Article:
Do you remember the first time you were disappointed by a large organisation?
My earliest memory of corporate greed (we all have those, right?) was what I recall being a few months after Smarties Mini Eggs were launched in South Africa. As a lifelong fan of the traditional Smarties, when the Eggs were announced I have to admit, I got quite excited. I rushed out to the shops and bought myself a bag (or two, don’t judge) and they were delicious. The candy-coated outside was of standard Smarties quality, and the chocolate inside was a deliciously creamy chocolate delight. However, what in my mind was only a few months later (it could have been longer, but the scars are still there) I bought a bag (or two) of Smarties Mini Eggs and they just weren’t the same, specifically the chocolate inside. The original creamy milk chocolate treat I was expecting turned out to be dry, flaky, less sweet, it was a disaster. I chalked it up to a bad batch, and soon afterwards bought another bag from a different store to make sure the trusted Nestle brand didn’t let me – a Smarties flag-bearer – down. But they did. This bag was the same, and subsequent purchases over the past few years were continual repeats of excitement and pure disappointment.
The most frustrating part of it all was that I could never quite understand why they did it. As a kid growing up in a small town, trusting relationships were key. My folks trusted us at home alone from an early age, neighbours were trusted, we roamed the streets as children with no fuss, trust was a foundation for us. So when an initial agreement between two parties (the makers of the delicious bag of candy-coated treats, and me) starts out one way and then changes, I have to admit it was pretty foreign.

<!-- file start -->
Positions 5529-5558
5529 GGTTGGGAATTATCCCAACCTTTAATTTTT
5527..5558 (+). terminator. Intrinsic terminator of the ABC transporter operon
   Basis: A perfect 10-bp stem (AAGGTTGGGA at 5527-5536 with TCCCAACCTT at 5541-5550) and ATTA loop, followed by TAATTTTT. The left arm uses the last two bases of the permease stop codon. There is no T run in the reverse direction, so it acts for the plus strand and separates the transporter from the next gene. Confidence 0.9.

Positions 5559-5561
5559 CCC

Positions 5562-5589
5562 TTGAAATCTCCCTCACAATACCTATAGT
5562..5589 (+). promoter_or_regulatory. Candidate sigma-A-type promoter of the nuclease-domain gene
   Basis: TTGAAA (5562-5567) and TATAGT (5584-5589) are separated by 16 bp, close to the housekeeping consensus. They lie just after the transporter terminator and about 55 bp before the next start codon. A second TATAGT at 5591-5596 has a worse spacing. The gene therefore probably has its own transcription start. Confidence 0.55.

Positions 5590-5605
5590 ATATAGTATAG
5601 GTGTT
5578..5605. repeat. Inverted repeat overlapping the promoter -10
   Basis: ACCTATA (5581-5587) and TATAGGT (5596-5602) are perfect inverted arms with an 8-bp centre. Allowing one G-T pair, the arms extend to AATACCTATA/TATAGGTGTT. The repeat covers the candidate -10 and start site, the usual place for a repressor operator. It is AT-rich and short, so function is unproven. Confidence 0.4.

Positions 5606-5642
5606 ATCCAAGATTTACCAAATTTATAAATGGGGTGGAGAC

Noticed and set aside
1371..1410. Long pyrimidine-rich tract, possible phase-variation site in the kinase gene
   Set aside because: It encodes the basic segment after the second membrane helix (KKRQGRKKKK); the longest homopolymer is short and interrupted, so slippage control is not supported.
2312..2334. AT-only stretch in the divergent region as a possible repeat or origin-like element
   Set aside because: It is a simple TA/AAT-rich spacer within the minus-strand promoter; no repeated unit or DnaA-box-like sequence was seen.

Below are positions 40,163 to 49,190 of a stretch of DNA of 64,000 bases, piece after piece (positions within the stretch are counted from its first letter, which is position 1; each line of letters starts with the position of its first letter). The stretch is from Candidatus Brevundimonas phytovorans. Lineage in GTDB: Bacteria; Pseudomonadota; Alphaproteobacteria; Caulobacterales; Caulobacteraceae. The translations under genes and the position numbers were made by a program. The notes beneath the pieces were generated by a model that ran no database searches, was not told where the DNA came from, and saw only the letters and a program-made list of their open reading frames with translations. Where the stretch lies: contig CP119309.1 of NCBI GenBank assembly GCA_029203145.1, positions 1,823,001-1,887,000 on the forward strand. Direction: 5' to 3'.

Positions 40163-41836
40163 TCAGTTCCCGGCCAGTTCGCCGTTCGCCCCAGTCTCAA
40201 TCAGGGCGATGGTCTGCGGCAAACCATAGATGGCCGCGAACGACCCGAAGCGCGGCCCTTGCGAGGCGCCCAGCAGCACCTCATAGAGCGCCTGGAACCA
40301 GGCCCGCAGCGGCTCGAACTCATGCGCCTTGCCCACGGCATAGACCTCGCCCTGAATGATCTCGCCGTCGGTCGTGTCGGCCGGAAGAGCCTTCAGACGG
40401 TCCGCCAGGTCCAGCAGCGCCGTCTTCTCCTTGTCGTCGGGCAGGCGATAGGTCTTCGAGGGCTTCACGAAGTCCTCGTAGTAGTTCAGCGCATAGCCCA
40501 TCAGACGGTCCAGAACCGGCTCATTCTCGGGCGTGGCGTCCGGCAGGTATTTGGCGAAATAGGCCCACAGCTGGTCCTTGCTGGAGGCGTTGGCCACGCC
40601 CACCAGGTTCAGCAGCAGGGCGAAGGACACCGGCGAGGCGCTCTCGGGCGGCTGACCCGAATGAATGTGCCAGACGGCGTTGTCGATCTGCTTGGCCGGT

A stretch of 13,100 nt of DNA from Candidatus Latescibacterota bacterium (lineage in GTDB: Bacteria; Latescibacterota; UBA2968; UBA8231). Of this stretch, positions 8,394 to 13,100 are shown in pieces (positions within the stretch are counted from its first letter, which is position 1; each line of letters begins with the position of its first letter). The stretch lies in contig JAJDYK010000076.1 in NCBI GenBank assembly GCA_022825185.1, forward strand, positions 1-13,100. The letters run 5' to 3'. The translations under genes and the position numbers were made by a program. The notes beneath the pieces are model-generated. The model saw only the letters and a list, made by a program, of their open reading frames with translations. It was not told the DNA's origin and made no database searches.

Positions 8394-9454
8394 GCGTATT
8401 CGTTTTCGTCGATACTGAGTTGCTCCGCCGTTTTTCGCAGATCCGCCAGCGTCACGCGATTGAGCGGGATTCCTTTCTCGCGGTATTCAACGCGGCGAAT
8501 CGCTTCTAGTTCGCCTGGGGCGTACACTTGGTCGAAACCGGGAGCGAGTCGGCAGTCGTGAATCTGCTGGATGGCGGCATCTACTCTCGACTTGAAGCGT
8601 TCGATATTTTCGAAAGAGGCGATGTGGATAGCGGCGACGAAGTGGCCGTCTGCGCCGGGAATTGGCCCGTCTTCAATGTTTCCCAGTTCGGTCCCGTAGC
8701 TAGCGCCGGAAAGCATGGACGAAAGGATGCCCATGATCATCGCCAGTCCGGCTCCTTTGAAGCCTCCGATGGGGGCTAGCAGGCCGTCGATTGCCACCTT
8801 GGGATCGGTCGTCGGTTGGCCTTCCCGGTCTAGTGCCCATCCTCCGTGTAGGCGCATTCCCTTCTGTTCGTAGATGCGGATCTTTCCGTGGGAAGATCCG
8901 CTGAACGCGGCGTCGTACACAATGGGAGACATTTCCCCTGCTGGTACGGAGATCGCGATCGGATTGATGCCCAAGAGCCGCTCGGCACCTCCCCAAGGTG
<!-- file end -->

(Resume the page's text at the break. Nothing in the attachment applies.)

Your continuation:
These days, between clickbait being a standard operating procedure for news sites, and colddrink manufacturers slowly moving from 340ml tins to 300ml tins and keeping the same relative price (don’t think we’re not watching you guys too!) the world has become accustomed to being built up only to just be let down, Buttercup. It’s a sad state, and has, in my opinion, caused far more skeptism in our society than what I believe should be the norm. Trust in your word and agreements are not what they used to be.
So why am I telling you about eggs, colddrinks and clickbait?
Whether you’re a B2B or B2C business, working with a client means you have an agreement, a relationship, and trust that both parties will do what they are expected to do. Oftentimes though – with time – SLAs slip, SOPs lean to guidelines as opposed to the rules, and representatives slack on obligations because they get too comfortable. So don’t be a Smarties Mini Egg and disappoint over time. Trust is broken extremely quickly. Keep your creamy goodness, hold that trust, and continue to deliver great service.